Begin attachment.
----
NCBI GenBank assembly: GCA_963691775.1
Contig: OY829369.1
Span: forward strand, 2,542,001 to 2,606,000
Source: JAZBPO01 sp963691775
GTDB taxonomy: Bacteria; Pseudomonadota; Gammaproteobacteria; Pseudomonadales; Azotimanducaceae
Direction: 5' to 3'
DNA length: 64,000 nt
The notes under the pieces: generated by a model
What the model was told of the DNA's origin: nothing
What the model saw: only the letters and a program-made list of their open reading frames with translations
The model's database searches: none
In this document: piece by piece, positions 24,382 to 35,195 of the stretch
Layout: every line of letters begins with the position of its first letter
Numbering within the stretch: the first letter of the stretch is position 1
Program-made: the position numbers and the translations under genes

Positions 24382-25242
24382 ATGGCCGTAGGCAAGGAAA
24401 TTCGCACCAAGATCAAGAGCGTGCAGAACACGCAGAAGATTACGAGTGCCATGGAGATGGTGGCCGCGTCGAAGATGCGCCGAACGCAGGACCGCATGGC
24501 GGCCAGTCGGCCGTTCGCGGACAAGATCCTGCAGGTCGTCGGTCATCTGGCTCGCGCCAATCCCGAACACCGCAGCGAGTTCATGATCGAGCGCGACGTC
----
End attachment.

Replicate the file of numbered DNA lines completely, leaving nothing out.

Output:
NCBI GenBank assembly: GCA_963691775.1
Contig: OY829369.1
Span: forward strand, 2,542,001 to 2,606,000
Source: JAZBPO01 sp963691775
GTDB taxonomy: Bacteria; Pseudomonadota; Gammaproteobacteria; Pseudomonadales; Azotimanducaceae
Direction: 5' to 3'
DNA length: 64,000 nt
The notes under the pieces: generated by a model
What the model was told of the DNA's origin: nothing
What the model saw: only the letters and a program-made list of their open reading frames with translations
The model's database searches: none
In this document: piece by piece, positions 24,382 to 35,195 of the stretch
Layout: every line of letters begins with the position of its first letter
Numbering within the stretch: the first letter of the stretch is position 1
Program-made: the position numbers and the translations under genes

Positions 24382-25242
24382 ATGGCCGTAGGCAAGGAAA
24401 TTCGCACCAAGATCAAGAGCGTGCAGAACACGCAGAAGATTACGAGTGCCATGGAGATGGTGGCCGCGTCGAAGATGCGCCGAACGCAGGACCGCATGGC
24501 GGCCAGTCGGCCGTTCGCGGACAAGATCCTGCAGGTCGTCGGTCATCTGGCTCGCGCCAATCCCGAACACCGCAGCGAGTTCATGATCGAGCGCGACGTC